Until recently, the prospect of Prabowo Subianto winning Indonesia’s presidential election seemed far fetched. All eyes were on ‘Jokowi’ (Joko Widodo), the Jakarta governor who has enjoyed a commanding lead in the polls for the past eighteen months.
The idea of Prabowo taking over the reigns of power in Indonesia was greeted with nervous laughter and expressions of ‘God help us!’ But with less than three weeks to election day on July 9, the unthinkable has happened. Polls now give the former general a good chance of taking over from SBY (Susilo Bambang Yudhoyono). It is time to take him seriously.
Putin in the making
Prabowo is not a democrat but a strongman. Former Indonesian defence minister Juwono Sudarsono has described him as a Putin in the making.
He played no part in the reforms that have transformed Indonesia over the past fifteen years from a dictatorship to the world’s third largest democracy. On the contrary, as former commander of the special forces, he was at the heart of the military machinery that kept Suharto, his former father-in-law, in power for more than three decades.
After Suharto’s fall, the military found Prabowo guilty of acting without orders in kidnapping democracy activists in 1997/98. Discharged from the army, he left for Jordan and spent three years in exile.
Upon his return to Indonesia, Prabowo tried and failed to be nominated as a presidential candidate for the establishment party Golkar.
He later founded the ultra-nationalist Greater Indonesia Movement (Gerindra) and contested the 2009 elections on a populist platform.
Gerindra did poorly in 2009. But in this year’s parliamentary elections, it won nearly 12 percent of the votes with the help of saturation advertising on TV and a social media onslaught.
In the political horse-trading that followed, Prabowo secured the backing of Golkar and four Islamic parties. Jokowi has the support of a slim coalition comprising Megawati Sukarnoputri’s election winning Indonesian Democratic Party of Strugle (PDI-P) and a smattering of mainly secular pluralist parties.
Prabowo’s nationalist rhetoric and theatrics on the campaign trail makes Jokowi looking distinctly provincial. In one massive open air rally in Jakarta, Prabowo arrived by helicopter and paraded on a Lusitano thoroughbred before a phalanx of his party ‘troops’ in white jackets and red berets.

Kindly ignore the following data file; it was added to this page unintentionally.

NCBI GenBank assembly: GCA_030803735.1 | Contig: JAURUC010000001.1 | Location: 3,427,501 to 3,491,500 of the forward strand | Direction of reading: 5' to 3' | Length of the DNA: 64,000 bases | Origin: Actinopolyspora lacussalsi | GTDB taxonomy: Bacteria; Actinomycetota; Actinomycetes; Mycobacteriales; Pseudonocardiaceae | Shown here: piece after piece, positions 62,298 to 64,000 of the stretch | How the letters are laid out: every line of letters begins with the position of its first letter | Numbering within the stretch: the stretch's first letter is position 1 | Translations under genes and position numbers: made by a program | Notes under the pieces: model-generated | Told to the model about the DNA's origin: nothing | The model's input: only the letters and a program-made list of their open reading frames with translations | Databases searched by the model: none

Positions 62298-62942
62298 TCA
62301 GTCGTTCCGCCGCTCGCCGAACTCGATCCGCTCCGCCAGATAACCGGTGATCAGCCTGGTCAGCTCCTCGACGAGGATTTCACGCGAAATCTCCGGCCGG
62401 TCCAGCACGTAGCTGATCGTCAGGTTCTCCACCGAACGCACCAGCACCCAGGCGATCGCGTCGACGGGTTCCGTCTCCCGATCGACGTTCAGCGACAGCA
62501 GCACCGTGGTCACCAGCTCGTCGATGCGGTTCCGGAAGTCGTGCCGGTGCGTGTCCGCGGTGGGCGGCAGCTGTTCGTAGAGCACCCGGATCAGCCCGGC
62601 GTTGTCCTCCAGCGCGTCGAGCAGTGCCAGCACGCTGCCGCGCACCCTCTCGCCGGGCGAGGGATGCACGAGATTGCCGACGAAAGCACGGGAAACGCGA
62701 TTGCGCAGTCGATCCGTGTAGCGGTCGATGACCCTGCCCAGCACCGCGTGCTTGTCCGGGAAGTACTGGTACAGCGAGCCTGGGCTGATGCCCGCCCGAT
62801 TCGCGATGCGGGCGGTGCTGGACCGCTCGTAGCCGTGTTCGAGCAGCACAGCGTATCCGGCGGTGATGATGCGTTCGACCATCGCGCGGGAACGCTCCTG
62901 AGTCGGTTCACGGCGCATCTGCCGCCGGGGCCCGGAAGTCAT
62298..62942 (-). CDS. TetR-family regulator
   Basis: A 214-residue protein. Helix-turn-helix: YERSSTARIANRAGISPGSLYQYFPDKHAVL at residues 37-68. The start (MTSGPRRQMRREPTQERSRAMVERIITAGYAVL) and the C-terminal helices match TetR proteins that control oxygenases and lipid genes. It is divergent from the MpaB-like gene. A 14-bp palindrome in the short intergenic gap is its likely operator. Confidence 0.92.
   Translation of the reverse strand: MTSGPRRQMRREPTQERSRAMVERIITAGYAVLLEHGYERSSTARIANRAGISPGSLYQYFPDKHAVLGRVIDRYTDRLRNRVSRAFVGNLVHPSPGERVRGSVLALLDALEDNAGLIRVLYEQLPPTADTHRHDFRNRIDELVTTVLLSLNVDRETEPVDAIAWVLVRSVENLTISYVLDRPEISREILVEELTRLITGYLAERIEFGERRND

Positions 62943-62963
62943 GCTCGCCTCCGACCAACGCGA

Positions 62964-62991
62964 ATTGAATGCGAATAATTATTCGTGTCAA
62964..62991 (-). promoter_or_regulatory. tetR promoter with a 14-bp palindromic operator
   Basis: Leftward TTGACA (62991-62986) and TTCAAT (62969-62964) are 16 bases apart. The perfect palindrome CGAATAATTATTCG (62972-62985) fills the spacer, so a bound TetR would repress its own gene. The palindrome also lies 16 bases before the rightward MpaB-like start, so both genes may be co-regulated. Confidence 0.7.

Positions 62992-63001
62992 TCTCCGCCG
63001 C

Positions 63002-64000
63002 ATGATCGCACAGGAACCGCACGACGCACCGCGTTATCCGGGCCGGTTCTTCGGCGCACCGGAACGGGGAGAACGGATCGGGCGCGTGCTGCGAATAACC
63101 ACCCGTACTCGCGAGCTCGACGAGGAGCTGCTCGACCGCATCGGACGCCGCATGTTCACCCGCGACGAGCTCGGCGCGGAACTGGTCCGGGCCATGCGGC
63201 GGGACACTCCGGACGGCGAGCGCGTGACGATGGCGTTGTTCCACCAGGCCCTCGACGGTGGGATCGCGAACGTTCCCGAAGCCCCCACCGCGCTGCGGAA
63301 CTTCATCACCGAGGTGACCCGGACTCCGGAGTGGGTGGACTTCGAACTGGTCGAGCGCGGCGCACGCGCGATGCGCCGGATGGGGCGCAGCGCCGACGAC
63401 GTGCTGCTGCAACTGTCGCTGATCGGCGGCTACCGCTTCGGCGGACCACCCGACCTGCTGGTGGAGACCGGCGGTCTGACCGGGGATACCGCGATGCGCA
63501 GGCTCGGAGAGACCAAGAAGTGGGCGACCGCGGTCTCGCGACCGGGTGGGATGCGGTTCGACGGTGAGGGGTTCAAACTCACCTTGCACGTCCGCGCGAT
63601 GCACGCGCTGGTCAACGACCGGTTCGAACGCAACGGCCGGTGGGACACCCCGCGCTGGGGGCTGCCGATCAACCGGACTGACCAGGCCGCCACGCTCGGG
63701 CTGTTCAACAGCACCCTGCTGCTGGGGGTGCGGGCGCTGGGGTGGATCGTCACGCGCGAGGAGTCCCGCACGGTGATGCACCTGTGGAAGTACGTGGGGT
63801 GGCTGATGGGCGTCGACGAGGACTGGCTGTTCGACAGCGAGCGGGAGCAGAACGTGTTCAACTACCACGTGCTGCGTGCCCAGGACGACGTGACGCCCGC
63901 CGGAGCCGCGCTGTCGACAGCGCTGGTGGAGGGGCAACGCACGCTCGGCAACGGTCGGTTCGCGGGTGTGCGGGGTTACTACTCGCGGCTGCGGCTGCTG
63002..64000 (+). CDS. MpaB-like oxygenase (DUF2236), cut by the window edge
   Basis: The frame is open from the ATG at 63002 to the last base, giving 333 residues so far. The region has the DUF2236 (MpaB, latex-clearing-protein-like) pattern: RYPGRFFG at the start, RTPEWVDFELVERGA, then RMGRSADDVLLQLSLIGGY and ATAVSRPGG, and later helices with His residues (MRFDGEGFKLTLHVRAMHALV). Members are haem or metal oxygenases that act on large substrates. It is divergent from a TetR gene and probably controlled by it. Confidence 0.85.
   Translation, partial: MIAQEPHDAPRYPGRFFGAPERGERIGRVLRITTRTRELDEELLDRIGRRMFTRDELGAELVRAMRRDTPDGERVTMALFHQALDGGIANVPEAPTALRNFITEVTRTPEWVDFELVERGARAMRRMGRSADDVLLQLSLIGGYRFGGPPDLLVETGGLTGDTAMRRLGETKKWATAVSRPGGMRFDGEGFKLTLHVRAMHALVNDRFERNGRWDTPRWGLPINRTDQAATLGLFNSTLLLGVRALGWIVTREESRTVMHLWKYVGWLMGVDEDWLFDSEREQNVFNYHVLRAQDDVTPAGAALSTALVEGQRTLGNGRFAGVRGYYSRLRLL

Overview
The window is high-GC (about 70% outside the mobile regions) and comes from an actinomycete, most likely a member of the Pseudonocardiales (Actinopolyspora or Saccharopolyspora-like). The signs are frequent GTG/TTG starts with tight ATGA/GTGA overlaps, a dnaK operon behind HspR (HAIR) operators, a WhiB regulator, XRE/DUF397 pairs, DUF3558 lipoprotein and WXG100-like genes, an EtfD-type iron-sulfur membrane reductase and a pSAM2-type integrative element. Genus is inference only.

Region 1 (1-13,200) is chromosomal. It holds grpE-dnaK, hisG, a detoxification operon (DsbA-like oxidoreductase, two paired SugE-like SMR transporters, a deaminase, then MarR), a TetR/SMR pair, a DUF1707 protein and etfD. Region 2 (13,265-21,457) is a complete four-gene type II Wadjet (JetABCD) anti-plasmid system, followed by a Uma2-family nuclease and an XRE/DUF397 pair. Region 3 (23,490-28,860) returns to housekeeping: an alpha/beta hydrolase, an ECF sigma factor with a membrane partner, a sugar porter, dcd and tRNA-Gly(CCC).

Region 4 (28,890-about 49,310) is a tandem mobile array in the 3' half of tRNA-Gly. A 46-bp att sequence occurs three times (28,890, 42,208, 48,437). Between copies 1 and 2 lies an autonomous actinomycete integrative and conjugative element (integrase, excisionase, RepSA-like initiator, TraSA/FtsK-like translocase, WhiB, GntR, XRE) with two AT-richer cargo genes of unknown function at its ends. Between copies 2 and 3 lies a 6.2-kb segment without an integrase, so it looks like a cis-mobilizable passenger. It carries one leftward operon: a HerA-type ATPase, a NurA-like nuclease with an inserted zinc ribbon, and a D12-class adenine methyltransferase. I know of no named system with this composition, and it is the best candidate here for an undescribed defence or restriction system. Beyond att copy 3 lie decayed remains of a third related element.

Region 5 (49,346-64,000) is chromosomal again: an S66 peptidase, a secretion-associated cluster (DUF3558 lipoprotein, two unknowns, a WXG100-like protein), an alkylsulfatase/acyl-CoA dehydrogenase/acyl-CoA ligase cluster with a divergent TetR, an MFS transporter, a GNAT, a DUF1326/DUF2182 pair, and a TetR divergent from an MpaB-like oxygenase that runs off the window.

In full flight, Prabowo can be frightening to behold. At a recent rally in Sumatra he shouted himself hoarse, providing a glimpse into what is likely to prove his Achilles heel – his volatile and sometimes violent temperament. Stories abound of his mercurial character and quick resort to physical force against those who cross him.
Return to autocracy
What kind of Indonesia can we expect if Prabowo wins?
Prabowo has made no secret of his admiration of Suharto. Gerindra’s manifesto promises a comprehensive “correction” of the Indonesian political system “to bring it into line with the 1945 Constitution and the national personality”.
Taken together with Prabowo’s frequent criticisms of Indonesia’s democratic system, it is clear that Prabowo aims to undo many of the democratic constitutional reforms implemented since the fall of Suharto.
If he succeeds, we can expect a more authoritarian, more centralised government in Indonesia, with greater powers vested in the president. Political freedoms, which have seen the flourishing of a diverse media landscape over the past decade, are likely to be curtailed.
We can also expect a government more intolerant of religious and ethnic minorities. Prabowo’s suspected involvement in orchestrating the anti-Chinese violence of May 1998 and his history of flirtation with extremist Muslim organisations has already triggered alarm among Indonesia’s ethnic Chinese and Christian communities.
In office Prabowo will have to contend with Indonesia’s vibrant and vocal civil society. Parliament and his coalition partners might also be expected to temper his autocratic impulses. His most powerful ally, though, will be Golkar chairman Aburizal Bakrie, a conservative oligarch who made his billions during the Suharto era.
Relations with Australia will almost certainly worsen under a Prabowo government. He will be seeking to play a more assertive role in the region. He will also be more likely to press Indonesia’s advantage in disputes with neighbouring countries, including Australia.
It is certainly hard to picture Prabowo reacting as benignly as SBY has to breaches of its borders by our navy and to Edward Snowden’s revelations on Australia’s spying on him and his inner circle.
Prabowo’s past will be a major liability. The US will remove him from its visa blacklist, imposed because of torture allegations, as it did for India’s Narendra Modi. But demonstrations and human rights criticisms will hound him whenever he travels abroad. And no-one dares to predict how the notoriously thin-skinned Prabowo will react to that.
Australian politicians and diplomats will be very nostalgic for the halcyon days of SBY.